# Tension measured by a voltmeter of given bottom scale and current range

• greg_rack
In summary: Kirchhoff's 2nd law states that the current through a circuit is equal to the sum of the currents through each of the circuit's components.
greg_rack
Gold Member
Homework Statement
For measuring tension, a voltmeter uses a part of the current flowing through the circuit.
Subsequently, the tension measured is just an approximation of the one present when the voltmeter is not connected.
Consider a circuit formed by two ##1550\Omega## resistors connected in series powered by a ##60.0V## battery:
\rightarrow Find the tension of the two resistors.

An analogic voltmeter has a bottom scale of ##60.0V## and uses a galvanometer with a maximum current range of ##5.00mA##:
\rightarrow Find the tension measured by this voltmeter when it's connected to the ends of the resistors.
Relevant Equations
##I=\frac{V}{R}##
First and foremost, I've studied voltmeters and ammeters on my own, and online there aren't many resources to do so... forgive me in advance for eventual silly questions/doubts :)

I managed to calculate(intuitively) a tension of ##30.0V## per resistor, with basic procedures.

However, I'm finding difficulties in solving the second point.
What does the "bottom scale" mean? Isn't it simply the maximum tension that can be measured by this tool? Also, how should I use the "maximum current range" data?
Lastly: If the voltmeter must be precise, how could this result be different from that calculated in the first point?

greg_rack said:
What does the "bottom scale" mean?
Many voltmeters and ammeters have a second scale, usually the upper one, used for some other purpose. Don't worry about it.
greg_rack said:
how should I use the "maximum current range" data?
I believe that would be the current through the galvanometer at max deflection.

haruspex said:
I believe that would be the current through the galvanometer at max deflection.
And how could I apply it to my specific case? How do I know the current flowing through the galvanometer?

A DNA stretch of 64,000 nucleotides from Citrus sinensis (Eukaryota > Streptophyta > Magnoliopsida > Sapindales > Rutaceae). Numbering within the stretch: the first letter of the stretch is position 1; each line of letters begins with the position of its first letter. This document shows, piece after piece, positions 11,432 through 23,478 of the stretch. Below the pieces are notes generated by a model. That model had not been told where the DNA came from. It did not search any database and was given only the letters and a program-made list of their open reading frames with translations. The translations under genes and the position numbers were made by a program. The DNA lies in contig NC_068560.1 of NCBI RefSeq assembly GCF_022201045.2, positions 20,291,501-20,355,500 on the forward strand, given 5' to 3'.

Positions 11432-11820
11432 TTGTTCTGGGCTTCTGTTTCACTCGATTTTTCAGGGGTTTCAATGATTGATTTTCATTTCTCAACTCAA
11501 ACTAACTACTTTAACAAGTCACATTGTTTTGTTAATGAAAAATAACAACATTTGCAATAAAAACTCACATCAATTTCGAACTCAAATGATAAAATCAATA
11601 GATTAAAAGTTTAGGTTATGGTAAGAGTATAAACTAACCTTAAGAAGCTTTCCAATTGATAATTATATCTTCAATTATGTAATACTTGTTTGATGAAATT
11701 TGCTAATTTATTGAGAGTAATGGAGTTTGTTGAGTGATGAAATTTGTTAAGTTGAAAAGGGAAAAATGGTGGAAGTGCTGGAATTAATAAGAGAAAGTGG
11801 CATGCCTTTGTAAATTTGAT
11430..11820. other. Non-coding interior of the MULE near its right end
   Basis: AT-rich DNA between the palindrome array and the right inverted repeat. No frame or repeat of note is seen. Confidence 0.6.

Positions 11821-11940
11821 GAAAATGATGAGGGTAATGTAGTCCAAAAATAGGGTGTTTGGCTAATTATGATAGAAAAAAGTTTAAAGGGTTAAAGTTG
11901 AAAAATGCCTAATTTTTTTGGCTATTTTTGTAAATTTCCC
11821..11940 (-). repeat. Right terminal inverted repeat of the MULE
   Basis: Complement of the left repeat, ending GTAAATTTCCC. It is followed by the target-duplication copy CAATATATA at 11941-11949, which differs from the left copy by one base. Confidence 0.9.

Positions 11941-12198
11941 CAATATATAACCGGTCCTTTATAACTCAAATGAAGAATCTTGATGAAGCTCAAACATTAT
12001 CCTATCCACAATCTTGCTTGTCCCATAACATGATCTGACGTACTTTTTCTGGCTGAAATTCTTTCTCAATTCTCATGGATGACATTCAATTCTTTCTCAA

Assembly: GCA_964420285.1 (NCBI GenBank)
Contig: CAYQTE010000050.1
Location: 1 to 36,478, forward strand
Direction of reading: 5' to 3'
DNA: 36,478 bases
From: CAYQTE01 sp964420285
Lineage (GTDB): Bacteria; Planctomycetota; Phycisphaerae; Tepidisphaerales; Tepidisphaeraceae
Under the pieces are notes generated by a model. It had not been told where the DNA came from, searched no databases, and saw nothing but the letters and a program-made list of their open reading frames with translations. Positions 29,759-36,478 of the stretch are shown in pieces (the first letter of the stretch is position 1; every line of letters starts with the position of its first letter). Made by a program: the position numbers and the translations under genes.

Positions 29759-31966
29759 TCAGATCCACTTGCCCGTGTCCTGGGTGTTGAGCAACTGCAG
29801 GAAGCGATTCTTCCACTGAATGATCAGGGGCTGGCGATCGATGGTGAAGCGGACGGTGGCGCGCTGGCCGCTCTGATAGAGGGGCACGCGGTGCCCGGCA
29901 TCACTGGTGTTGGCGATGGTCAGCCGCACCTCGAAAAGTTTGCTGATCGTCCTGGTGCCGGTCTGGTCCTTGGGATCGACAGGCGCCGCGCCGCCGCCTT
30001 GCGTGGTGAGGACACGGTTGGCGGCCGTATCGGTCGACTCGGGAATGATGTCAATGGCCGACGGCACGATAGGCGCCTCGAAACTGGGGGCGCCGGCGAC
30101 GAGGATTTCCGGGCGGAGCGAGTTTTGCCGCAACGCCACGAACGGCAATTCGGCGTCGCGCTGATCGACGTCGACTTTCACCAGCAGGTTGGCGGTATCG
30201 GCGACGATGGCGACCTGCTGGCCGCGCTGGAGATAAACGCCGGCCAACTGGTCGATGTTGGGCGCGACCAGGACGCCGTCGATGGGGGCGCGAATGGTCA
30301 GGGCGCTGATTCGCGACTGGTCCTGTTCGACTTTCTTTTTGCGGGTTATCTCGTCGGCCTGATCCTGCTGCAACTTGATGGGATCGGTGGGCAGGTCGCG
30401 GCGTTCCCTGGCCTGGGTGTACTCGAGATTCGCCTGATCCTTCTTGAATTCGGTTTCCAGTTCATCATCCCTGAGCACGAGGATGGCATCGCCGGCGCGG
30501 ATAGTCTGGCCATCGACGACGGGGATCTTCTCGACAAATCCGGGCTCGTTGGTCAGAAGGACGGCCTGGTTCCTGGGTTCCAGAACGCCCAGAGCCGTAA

I still don't understand that if the voltmeter must be precise, how could the result of the 2nd point be different from that calculated in the first point? (it's 28.1V instead of 30V)

greg_rack said:
How do I know the current flowing through the galvanometer?
It tells you that if the voltmeter reads 60V then the current through it is 5mA.
So what is the resistance of the galvanometer?

Draw a circuit diagram showing the three resistances. With 60V applied, what will the galvanometer read?

greg_rack
haruspex said:
It tells you that if the voltmeter reads 60V then the current through it is 5mA.
Oh ok then, now it's clear! The internal resistance is going to be ##R_{G}=\frac{60V}{5\cdot 10^{-3}A}##

haruspex said:
Draw a circuit diagram showing the three resistances. With 60V applied, what will the galvanometer read?
so, this is my circuit
Considering the internal resistance of the galvanometer, it will "absorb" a current of ##I_{G}=\frac{60.0V}{R_{G}}##, which will be subtracted to that one flowing through the resistor... so it will measure a voltage ##V=(I_{initial}-I_{G})\cdot 1550\Omega##.
Does it make any sense?

greg_rack said:
View attachment 271902so, this is my circuit
Considering the internal resistance of the galvanometer, it will "absorb" a current of ##I_{G}=\frac{60.0V}{R_{G}}##,
Is the voltage across it 60V?
What current will flow around the circuit?

haruspex said:
Is the voltage across it 60V?
Right, the voltage across it is 30V.

haruspex said:
What current will flow around the circuit?
Do you mean the current with or without the galvanometer applied? Which of the two is relevant?

greg_rack said:
Do you mean the current with or without the galvanometer applied? Which of the two is relevant?
Auto-quote: I've managed to solve the problem applying Kirchhoff's 2nd law, @haruspex:

DaveE

## 1. What is the purpose of measuring tension with a voltmeter?

The purpose of measuring tension with a voltmeter is to determine the potential difference between two points in an electrical circuit. This can help determine the amount of electrical energy being used or transferred in a circuit.

## 2. How does a voltmeter measure tension?

A voltmeter measures tension by connecting two points in an electrical circuit and measuring the potential difference between them. This is typically done by using a sensitive galvanometer and a series of resistors to measure the voltage drop across the circuit.

## 3. What is the significance of the bottom scale on a voltmeter?

The bottom scale on a voltmeter indicates the range of voltage that the voltmeter is capable of measuring. This allows the user to select the appropriate range for the specific circuit being measured, ensuring accurate readings.

## 4. How does the current range affect the measurement of tension with a voltmeter?

The current range on a voltmeter determines the amount of current that can flow through the device without causing damage. If the current exceeds the range, the voltmeter may become damaged or provide inaccurate readings. It is important to select the appropriate current range for the circuit being measured.

## 5. Can a voltmeter measure tension in both AC and DC circuits?

Yes, a voltmeter can measure tension in both AC (alternating current) and DC (direct current) circuits. However, the type of voltmeter used may differ depending on the type of current being measured. AC voltmeters typically use a different scale and may have additional features to measure the frequency of the current.

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